Producing a quality video interview on the go

About a month ago, I decided to downsize my travel tech. The goal was to do much more with much less. I’ll be posting a full, “what’s in my bag” post soon, but thought my interview setup might be useful to new traveling content creators. It’s compact, and allows me to capture decent video and audio in just about any condition.

The video rig

DSC_0092By far, one of the smallest and most durable cams on the market is the GoPro HERO4 Silver. While many people use it to capture POV video, it works great for interviews too.

I shoot interviews tight in narrow view, and attempt to find spots to shoot outdoors during normal daylight hours. Light can be an issue with GoPro video since it’s designed to be an outdoor action camera. While the camera can capture shots with poor lighting, the video will be grainy (like an old broadcast TV station with poor reception). There are cameras that are spectacular at capturing low light scenes, but those can be significantly larger and more expensive.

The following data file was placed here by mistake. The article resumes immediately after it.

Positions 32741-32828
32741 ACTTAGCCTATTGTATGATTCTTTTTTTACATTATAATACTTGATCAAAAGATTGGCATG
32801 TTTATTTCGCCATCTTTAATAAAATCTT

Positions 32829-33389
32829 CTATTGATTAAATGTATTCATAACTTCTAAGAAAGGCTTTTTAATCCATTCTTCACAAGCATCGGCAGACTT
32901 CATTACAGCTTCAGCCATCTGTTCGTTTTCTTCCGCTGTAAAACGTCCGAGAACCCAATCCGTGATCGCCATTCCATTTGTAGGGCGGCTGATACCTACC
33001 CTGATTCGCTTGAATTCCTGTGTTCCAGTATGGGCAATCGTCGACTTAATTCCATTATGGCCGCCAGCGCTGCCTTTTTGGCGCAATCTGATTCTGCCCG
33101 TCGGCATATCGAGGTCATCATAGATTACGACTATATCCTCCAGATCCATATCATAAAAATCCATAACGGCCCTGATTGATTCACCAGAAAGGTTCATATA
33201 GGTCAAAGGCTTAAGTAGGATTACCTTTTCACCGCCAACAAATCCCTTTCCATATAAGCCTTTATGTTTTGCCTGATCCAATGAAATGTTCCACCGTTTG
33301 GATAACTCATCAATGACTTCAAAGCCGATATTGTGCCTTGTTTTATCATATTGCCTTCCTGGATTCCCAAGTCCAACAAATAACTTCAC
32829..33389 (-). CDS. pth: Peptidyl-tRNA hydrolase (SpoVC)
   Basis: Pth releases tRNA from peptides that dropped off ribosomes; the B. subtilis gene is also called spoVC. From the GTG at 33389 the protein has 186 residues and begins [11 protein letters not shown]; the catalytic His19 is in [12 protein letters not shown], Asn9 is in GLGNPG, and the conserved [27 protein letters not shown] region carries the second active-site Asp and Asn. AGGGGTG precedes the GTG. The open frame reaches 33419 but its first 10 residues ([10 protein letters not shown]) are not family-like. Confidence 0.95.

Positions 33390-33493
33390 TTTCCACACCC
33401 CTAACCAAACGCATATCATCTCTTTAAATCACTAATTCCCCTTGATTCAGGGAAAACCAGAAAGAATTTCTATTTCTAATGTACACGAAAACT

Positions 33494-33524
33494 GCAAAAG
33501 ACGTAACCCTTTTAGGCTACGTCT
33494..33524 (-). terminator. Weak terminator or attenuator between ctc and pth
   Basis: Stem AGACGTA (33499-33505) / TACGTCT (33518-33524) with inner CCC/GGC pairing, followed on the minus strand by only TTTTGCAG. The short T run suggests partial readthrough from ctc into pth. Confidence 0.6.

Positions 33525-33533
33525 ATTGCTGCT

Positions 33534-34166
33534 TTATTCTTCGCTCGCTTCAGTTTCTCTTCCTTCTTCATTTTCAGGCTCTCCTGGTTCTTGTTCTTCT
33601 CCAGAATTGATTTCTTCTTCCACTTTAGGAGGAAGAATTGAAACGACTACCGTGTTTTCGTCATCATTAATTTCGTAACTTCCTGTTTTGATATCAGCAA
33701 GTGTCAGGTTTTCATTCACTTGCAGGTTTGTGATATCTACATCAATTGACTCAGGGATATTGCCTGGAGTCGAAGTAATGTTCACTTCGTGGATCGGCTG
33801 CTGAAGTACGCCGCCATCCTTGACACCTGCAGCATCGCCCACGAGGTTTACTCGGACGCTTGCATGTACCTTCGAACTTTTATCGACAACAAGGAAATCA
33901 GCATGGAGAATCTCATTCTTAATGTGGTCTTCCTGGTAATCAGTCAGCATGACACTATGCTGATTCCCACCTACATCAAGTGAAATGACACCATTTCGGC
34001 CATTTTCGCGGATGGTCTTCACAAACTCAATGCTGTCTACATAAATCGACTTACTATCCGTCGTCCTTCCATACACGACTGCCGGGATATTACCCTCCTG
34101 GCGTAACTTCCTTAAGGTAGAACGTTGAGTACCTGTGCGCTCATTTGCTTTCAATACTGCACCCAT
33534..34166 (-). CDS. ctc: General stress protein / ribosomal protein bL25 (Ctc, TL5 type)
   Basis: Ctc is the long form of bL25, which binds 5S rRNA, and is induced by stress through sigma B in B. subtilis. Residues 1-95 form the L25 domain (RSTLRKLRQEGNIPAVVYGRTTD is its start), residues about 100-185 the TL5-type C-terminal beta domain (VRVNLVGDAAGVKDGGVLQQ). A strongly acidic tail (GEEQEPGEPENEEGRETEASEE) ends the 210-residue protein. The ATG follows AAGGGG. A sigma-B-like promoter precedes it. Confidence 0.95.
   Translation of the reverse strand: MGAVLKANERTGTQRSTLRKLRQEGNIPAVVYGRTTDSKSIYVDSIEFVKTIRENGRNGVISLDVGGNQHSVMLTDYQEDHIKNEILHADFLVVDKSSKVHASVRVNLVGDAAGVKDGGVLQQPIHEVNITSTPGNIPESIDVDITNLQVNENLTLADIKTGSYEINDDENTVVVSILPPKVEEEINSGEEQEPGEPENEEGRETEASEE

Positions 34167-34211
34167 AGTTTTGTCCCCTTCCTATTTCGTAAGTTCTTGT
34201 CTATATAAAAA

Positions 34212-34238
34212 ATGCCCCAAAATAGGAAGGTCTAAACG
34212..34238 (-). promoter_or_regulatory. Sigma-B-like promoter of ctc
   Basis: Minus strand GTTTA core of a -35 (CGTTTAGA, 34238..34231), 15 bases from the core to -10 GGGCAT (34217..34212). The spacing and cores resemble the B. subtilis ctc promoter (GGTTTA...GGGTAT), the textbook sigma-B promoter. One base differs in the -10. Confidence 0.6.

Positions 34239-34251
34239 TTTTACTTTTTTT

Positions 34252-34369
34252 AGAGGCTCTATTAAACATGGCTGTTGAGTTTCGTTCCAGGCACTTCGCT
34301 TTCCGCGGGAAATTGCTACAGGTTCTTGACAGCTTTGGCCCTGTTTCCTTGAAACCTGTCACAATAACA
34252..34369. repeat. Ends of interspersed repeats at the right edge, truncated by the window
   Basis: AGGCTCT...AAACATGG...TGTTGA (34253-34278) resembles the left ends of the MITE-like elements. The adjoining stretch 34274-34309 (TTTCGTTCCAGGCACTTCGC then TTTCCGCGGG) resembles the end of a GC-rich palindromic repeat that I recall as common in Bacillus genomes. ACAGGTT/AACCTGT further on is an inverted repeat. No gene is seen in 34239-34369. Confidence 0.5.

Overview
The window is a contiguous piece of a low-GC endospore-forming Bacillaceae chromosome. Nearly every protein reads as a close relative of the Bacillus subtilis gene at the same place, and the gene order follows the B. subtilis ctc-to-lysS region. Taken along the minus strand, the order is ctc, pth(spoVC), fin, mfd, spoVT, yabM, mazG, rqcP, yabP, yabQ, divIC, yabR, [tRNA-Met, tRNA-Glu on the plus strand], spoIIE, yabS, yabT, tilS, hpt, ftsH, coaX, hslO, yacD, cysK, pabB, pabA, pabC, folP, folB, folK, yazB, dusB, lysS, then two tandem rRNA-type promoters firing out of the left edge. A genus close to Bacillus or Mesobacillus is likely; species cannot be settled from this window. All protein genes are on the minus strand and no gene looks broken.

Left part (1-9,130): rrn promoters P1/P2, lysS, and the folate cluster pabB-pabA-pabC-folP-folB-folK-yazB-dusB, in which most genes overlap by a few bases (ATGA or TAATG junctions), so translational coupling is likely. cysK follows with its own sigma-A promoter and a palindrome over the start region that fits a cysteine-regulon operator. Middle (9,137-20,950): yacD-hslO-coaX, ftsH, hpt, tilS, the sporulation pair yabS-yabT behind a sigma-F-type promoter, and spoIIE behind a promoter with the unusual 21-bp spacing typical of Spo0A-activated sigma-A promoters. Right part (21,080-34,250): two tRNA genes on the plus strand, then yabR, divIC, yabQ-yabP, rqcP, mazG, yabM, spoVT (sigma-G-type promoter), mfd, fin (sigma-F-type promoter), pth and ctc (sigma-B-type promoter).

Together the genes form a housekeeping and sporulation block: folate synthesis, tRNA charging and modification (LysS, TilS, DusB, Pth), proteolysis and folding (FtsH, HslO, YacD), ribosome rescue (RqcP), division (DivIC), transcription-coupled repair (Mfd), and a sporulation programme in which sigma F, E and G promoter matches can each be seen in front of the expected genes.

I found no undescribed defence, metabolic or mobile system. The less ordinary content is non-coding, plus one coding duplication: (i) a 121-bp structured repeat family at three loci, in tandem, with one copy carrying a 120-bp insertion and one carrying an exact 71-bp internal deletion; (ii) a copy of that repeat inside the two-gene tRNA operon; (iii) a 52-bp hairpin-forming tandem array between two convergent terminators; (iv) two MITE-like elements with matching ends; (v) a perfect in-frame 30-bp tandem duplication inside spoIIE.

My GoPro sits atop a MeFOTO Backpacker (pictured to the right) attached using a standard GoPro Tripod Mount.

The audio setupDSC_0089

Whether you’re in a crowded conference hall or oceanside, capturing high quality interview audio is super important. While background noise can be a bummer, having little contrast between background and interview audio can make an entire piece of footage un-usable. Getting bold, tight, crisp audio is essential.

The GoPro Microphone Adapter paired with a splitter, and two RODE Lavalieres does the trick. Again, they’re compact, easy to set up, and capture excellent audio on the go.

Post production

No need to get fancy here. A simple image titling the segment, and rough cuts or fades should be enough to test new concept content. Editing can easily be accomplished with an iPad and iMovie. I use an iPad Pro with iMovie to edit my videos.

Pro-tip on upload resolution

When sharing directly from Photos on an iPad to YouTube, iOS compresses the video for fast uploading over a mobile connection (the same is true with the YouTube app). To circumvent this limitation, share your video directly from iMovie. You’ll have the option to select upload resolution and privacy settings before upload.

Do you have some pro tips? Leave ‘em in the comments section.

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